Another spectacular price for a collectible card was achieved at Heritage Auctions last month. It wasn't another multi-million dollar sports card, the price being a “modest” $336,000. However, this was for a Pokemon card, which at least ought to provide some insight into today's collectors, along with some wonderment to the parents of Millennials and Gen Zers. They're the ones who threw this stuff out when their children-collectors moved out of the house.
I know some people are wondering what any of this has to do with book collecting. More about that in a moment. First, some details about the card. At $336,000, this was not a record price for a Pokemon card. One once actually sold for $900,000, but that was from a small group of promo Pikachu cards from Japan in Japanese. This appears to be the highest price for a card from a regular English set (though complete sets have sold for more).
This card came from the first edition base set of English trading cards and was in the highest condition rating possible – PSA 10. It was for a Charizard card. For those not thoroughly familiar with Pokemon characters, Charizard is Charmander all grown up. While Charmander is a cute, endearing little lizard-like creature, the grown-up Charizard is a fierce fighter and not one to get on the wrong side of. It is a 199.5 lb. fire-breathing dragon who can incinerate you with a single breath.
Now, what does any of this have to do with book collecting? A lot, actually. Book collecting has long encompassed more than what is implied by a narrow interpretation of the word “book.” It has included other bound paper items, such as booklets, pamphlets, magazines, catalogues and brochures, along with unbound paper items such as manuscripts, maps, newspapers, letters, prints and photographs. It has all been subsumed under the description “works on paper.”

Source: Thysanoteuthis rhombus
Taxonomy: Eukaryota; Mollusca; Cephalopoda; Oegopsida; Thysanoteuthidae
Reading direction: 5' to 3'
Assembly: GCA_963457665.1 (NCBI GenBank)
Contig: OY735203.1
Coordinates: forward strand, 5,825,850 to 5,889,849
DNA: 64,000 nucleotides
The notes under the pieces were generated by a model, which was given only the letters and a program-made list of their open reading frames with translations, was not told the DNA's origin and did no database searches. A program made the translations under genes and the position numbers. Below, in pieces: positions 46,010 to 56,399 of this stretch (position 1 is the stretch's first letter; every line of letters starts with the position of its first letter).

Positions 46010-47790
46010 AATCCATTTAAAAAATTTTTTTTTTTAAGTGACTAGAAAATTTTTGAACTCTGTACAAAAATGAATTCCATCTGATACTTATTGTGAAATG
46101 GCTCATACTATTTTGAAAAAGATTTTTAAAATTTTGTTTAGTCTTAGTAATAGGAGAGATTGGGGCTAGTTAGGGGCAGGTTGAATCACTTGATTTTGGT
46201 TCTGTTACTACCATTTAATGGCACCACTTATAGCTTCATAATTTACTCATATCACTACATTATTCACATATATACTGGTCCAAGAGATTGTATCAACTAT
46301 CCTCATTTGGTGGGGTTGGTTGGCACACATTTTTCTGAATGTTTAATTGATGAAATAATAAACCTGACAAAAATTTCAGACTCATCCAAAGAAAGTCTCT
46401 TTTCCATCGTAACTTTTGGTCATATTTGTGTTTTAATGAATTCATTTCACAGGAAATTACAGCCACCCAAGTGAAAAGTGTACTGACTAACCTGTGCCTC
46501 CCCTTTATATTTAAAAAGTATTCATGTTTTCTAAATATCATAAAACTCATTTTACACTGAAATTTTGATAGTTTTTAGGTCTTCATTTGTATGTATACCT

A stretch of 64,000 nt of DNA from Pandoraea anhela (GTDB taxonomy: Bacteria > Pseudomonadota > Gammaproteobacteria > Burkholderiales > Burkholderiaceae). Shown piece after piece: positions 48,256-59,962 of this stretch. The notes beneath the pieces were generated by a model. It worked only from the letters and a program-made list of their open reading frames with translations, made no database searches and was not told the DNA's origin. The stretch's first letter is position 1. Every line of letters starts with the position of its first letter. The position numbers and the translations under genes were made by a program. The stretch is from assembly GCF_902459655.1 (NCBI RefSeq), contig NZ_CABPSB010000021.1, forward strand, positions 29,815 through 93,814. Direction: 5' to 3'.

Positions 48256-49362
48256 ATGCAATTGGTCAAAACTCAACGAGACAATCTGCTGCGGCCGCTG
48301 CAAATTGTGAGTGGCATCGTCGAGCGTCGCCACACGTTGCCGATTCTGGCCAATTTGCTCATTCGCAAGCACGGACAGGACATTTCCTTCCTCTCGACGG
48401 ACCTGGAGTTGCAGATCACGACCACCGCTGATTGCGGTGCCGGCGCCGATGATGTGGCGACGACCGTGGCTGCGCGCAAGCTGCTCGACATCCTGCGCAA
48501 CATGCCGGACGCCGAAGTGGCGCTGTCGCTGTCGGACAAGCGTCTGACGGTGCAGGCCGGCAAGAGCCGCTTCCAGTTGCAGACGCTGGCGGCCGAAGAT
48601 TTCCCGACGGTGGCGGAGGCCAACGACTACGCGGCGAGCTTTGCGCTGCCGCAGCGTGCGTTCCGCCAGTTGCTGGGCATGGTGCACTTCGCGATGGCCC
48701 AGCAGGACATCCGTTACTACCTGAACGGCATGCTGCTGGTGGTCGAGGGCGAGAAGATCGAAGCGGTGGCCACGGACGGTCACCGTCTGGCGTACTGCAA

In recent years, we have seen an enormous rate of growth in two particular types of works on paper, comic books and trading cards. Trading card collecting generally has been focused on baseball and other sports cards, but now we are seeing that expand. That brings us to this recent sale and the rapidly growing interest in Pokemon cards. Sports cards, and the once popular carte-de-visite, have been around for over a century. Pokemon cards are only slightly over two decades old. This is something new in more ways than one.
Elsewhere in this month's issue of Rare Book Monthly, we have written about the Honey & Wax book collecting prize for women collectors age 30 and under. What we discovered is that the elusive new book collector isn't fictional after all. They exist. It's just that their collecting focus is different. Whether it is other forms of paper or unusual topics, youth is charting its own course when it comes to collecting.
By and large, people like to collect things with which they were familiar when they were young. Everyone for the past five centuries has been familiar with books from their youth. For most of that time, books were the only source of information and entertainment from the outside world. However, radio and later television made baseball players household names. For more recent generations, cable television and the internet has done the same for other sources of entertainment, including Pokemon.
This makes the breakthrough prices on Pokemon cards all the more significant. Pokemon is a 1990s phenomenon. While I don't know for certain who is buying collectible Pokemon cards, it's hard to imagine they would have much appeal for people over the age of 35. Pokemon would not be a part of their youth. These are almost certainly the focus of new collectors.
This sale led us to search through the auction records to see how many books published from Pokemon times, the 1990s to the present, have sold for as much or more than this Pokemon card. I found only one. A single copy of the first edition of Harry Potter and the Philosopher's Stone, the first Harry Potter book, sold for $471,000 last year. That's it. The number of Pokemon Charmander cards sold for over $300,000 equals the total number of books first published after 1990 that have sold for that price. I know this is a small sample, but don't be surprised to see the trend continue as new collectors replace old ones.
Some older people will scoff at the significance, even the relevance of this sale. Older people do a lot of scoffing. Those in the book trade do need to take the interests of younger collectors seriously. We may wish younger people preferred Shakespeare to Pikachu, reading books to watching Tik Tok videos, but that is not our choice. We can try to influence, teach, share experiences, but ultimately, we don't get to decide for them. We retain the right to choose what we like, but we do not have the right to make those choices for others. As the Baby Boomers' musical and poetic voice warned, the times they are a-changin'.